This was published under the 2010 to 2015 Conservative and Liberal Democrat coalition government
Australian-born Maud McCarthy (1858-1949) was an army Matron-in-Chief on the Western Front during the First World War. She was responsible for the entire nursing operation on the Western Front, from the English Channel to the Mediterranean. By the end of the war, she was in charge of over 6,000 British, Commonwealth and American nurses.
Minister for The First World War Centenary, Helen Grant said:
“It is almost impossible to imagine the task that Dame Maud McCarthy faced during the First World War. The scale of the challenge confronting her, and the calm determination and good sense she brought to it, can only be seen as heroic. So it is entirely right that her home in London should be marked with an English Heritage blue plaque, and all the more so for it to happen this year, the centenary of the outbreak of the war that saw her finest hour.”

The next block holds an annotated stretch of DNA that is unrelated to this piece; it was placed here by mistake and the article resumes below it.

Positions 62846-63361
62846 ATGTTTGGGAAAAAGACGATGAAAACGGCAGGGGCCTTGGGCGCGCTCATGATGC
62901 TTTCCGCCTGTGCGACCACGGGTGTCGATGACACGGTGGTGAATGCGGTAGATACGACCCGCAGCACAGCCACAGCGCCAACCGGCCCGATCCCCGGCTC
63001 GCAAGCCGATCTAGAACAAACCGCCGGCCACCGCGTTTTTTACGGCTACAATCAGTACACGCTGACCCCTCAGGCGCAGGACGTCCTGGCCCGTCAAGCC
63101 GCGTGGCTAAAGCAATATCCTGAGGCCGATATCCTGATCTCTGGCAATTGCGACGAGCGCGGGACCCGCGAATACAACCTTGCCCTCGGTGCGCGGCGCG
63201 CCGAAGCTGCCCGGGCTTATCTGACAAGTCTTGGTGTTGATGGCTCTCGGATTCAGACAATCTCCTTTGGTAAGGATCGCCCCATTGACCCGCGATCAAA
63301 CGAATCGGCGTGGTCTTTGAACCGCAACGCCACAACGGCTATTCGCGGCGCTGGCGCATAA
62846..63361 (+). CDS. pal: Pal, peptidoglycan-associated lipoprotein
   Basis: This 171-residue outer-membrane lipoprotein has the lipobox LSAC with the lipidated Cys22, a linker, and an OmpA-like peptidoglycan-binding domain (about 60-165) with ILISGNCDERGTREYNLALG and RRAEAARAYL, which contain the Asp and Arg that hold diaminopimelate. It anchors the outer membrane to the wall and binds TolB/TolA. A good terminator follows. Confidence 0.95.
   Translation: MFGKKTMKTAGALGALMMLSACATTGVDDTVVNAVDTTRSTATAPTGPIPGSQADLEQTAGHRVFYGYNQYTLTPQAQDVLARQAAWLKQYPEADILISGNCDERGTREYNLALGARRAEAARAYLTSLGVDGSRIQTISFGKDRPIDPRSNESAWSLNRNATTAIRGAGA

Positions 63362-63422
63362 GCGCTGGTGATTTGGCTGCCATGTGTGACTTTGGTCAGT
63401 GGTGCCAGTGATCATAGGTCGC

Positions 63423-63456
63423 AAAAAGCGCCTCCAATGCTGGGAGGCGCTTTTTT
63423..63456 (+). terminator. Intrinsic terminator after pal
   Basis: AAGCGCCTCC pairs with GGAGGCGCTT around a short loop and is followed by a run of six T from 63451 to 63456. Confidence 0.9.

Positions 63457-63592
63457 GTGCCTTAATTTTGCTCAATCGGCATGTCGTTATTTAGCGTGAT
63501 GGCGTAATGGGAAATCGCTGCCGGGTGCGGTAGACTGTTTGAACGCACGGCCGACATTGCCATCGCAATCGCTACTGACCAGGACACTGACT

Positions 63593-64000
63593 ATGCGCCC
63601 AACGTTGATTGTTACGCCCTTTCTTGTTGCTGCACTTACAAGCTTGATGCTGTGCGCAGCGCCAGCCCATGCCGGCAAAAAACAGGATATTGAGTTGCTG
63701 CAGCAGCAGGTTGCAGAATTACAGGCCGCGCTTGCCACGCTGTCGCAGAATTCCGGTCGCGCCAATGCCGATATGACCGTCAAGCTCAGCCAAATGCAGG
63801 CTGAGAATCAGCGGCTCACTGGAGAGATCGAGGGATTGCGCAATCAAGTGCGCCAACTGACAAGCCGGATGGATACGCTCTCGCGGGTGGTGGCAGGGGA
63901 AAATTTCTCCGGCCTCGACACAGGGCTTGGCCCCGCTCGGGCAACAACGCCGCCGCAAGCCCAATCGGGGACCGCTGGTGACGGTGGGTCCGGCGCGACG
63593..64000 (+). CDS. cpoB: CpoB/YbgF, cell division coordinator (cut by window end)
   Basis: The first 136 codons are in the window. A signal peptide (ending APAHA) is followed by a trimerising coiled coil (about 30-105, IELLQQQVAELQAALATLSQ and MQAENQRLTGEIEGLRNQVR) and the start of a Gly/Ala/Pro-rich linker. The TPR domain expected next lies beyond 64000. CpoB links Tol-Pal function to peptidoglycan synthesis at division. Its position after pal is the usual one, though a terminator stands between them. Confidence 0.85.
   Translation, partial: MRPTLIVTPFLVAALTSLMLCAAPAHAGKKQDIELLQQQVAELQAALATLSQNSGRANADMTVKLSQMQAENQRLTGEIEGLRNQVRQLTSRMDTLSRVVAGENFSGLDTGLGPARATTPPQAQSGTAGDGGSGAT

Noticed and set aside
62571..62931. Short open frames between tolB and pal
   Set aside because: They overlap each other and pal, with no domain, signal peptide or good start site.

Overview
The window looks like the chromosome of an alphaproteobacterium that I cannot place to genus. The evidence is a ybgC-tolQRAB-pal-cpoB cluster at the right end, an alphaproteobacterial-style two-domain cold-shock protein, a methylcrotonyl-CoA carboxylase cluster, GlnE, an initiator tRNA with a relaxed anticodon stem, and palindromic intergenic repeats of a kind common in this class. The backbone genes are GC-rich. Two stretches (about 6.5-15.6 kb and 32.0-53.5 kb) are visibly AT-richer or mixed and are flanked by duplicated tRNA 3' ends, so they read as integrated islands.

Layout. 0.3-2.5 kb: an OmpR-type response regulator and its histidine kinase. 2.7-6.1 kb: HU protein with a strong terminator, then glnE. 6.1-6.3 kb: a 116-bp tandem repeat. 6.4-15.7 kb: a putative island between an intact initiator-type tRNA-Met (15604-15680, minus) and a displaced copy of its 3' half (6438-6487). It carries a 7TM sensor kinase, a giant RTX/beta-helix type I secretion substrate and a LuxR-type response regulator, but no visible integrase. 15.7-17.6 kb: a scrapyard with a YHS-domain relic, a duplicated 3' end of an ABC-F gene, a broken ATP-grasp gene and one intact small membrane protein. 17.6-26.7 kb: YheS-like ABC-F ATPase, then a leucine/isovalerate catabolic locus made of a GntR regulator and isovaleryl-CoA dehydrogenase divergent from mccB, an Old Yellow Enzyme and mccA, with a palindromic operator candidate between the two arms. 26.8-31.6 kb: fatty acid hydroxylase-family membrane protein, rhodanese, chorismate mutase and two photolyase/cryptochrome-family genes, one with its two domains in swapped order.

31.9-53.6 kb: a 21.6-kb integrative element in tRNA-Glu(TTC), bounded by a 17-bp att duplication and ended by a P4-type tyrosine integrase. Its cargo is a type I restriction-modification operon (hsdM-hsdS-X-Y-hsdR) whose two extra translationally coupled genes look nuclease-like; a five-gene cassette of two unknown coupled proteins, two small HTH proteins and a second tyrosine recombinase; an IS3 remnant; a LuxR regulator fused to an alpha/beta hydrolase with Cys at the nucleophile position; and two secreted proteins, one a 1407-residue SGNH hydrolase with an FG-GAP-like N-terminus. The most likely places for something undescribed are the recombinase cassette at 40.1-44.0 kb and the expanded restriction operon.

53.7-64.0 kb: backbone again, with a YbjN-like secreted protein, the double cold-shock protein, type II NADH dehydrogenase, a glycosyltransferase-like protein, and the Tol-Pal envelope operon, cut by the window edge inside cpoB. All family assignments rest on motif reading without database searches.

Florence Nightingale (1820-1910), Mary Seacole (1805-1881) and Edith Cavell (1865-1915) are among the other nurses to have received London Blue Plaques from English Heritage in recognition of their achievements and their association with buildings in the capital.
Find out more about English Heritage and the Blue Plaques scheme